Today was a big day in the life of the Hollyblue Bakery – the day of the food hygiene inspection! Having had a couple of months to think about today, I have to admit I was massively nervous. It’s not like I’m a stranger to food hygiene inspections; I worked as a pub assistant manager for a couple of years, so I’ve seen my fair of inspectors cast their beady eyes over my kitchens. Of course, at the pub you never knew you were being struck until you opened the door and a grim looking person flashed the dreaded card. Naturally, back then had I known it was them I would have staged a freak flood / power cut / terrorist attack / rapture rather than open the door. Now however, it was not a slap on the wrist from my boss I was risking, but the very existence of my own fledgling business. And there was no create-your-own-rapture kit to hand!
To make things worse, I had no idea what to expect. This was not an industrial kitchen with nicely day-dotted food in order in the fridge and carefully labeled cleaning products ordered from the same supplier as every other commercial kitchen in the world seemed to buy from. I clean with Flash kitchen, and although I try to clean out the fridge, I can’t get my darling housemates to day-dot their leftovers. Most of the time I can’t even get them to eat them before they start growing! What exactly do the authorities expect from a small home-catering business anyway?
Thankfully, the inspector was really friendly, and was fairly understanding about the challenges of working in a shared kitchen. We mainly chatted, which surprised me as I had kind of expected her to snoop around a bit and try to find dirt or something. I guess with hindsight, the most important thing is that I understand how and why to follow certain practices day to day, not that I can present a clean kitchen for a one-off inspection. The only things she really wanted to see was the fridge, my cupboard, cleaning products and training certificates, which were all fine, thankfully.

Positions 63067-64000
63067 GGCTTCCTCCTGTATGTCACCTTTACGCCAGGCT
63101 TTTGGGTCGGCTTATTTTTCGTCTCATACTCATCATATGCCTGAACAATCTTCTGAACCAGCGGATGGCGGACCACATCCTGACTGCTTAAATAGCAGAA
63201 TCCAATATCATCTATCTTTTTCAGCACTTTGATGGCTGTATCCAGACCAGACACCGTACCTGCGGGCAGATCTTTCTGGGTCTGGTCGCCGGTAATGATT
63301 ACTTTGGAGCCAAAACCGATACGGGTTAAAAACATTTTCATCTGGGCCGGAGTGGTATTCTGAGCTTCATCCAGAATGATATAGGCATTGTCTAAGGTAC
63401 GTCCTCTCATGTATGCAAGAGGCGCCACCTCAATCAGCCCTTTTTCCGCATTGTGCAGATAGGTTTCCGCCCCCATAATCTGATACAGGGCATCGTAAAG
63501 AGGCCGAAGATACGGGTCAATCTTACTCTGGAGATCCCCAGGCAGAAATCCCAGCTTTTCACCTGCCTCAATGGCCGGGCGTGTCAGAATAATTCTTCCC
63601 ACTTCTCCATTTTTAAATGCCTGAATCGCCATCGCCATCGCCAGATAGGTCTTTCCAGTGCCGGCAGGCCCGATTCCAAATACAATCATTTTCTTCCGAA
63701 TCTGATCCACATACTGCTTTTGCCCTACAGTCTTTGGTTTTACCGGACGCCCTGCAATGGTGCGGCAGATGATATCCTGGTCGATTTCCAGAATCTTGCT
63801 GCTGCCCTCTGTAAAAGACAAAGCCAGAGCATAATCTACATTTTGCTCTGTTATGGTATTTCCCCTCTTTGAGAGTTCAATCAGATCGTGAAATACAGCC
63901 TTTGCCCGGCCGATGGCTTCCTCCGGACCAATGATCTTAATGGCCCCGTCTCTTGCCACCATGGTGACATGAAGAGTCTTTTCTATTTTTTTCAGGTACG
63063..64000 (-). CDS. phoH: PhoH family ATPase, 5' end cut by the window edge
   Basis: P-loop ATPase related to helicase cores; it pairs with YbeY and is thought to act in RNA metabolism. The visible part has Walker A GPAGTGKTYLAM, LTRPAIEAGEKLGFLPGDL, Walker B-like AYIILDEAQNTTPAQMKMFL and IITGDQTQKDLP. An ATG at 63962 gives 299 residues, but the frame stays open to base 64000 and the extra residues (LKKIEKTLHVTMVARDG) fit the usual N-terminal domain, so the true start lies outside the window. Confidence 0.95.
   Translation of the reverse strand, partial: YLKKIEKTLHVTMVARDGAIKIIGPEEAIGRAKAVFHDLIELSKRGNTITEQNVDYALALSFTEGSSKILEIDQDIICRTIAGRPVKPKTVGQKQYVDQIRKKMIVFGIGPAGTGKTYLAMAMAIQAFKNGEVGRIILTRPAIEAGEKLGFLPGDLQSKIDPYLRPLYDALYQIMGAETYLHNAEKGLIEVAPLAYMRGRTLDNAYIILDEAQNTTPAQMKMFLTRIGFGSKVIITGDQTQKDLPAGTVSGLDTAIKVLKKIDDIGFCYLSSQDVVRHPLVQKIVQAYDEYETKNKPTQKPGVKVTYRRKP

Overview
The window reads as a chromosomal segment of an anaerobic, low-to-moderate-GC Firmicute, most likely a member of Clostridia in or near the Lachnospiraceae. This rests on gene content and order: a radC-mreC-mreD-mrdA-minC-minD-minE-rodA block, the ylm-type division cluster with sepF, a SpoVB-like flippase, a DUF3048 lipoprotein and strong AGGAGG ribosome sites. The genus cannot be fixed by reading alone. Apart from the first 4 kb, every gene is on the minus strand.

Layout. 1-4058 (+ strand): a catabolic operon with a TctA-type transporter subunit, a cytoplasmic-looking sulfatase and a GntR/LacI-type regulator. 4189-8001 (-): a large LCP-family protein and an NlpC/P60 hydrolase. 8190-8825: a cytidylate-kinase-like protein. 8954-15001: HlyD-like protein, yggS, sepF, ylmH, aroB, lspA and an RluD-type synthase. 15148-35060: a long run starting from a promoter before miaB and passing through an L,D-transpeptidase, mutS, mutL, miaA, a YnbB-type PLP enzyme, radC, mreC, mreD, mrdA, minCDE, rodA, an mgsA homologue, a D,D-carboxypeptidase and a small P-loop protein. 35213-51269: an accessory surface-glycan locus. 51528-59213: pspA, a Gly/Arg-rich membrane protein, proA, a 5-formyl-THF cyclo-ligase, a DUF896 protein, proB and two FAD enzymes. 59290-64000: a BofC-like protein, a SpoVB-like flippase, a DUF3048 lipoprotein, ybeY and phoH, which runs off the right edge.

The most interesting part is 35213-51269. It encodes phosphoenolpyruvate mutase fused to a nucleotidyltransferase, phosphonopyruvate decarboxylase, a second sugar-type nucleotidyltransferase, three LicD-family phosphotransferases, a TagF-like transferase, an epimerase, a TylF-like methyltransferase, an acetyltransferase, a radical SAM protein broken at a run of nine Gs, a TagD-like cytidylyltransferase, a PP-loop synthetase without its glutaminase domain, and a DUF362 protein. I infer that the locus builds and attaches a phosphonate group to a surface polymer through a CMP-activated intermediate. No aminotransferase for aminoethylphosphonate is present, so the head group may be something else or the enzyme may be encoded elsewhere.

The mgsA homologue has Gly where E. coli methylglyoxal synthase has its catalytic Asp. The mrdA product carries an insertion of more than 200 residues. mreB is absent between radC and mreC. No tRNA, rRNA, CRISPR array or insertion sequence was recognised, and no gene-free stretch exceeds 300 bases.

In the end I got a very satisfactory 4 stars; the inspector said she’d like to give me 5 but unfortunately because of structural weaknesses in the kitchen, she couldn’t. Since sadly I’m never going to get my Landlords to rip up the wooden floors or put in an extra sink, I think I’m going to have to be content with that.
Even though it was a bit stressful, the experience was actually reassuring in a way. It’s nice to be given a piece of paper that confirms that you do know what you’re doing, and to know that next time, I don’t need to google “how to create your own tsunami” the night before!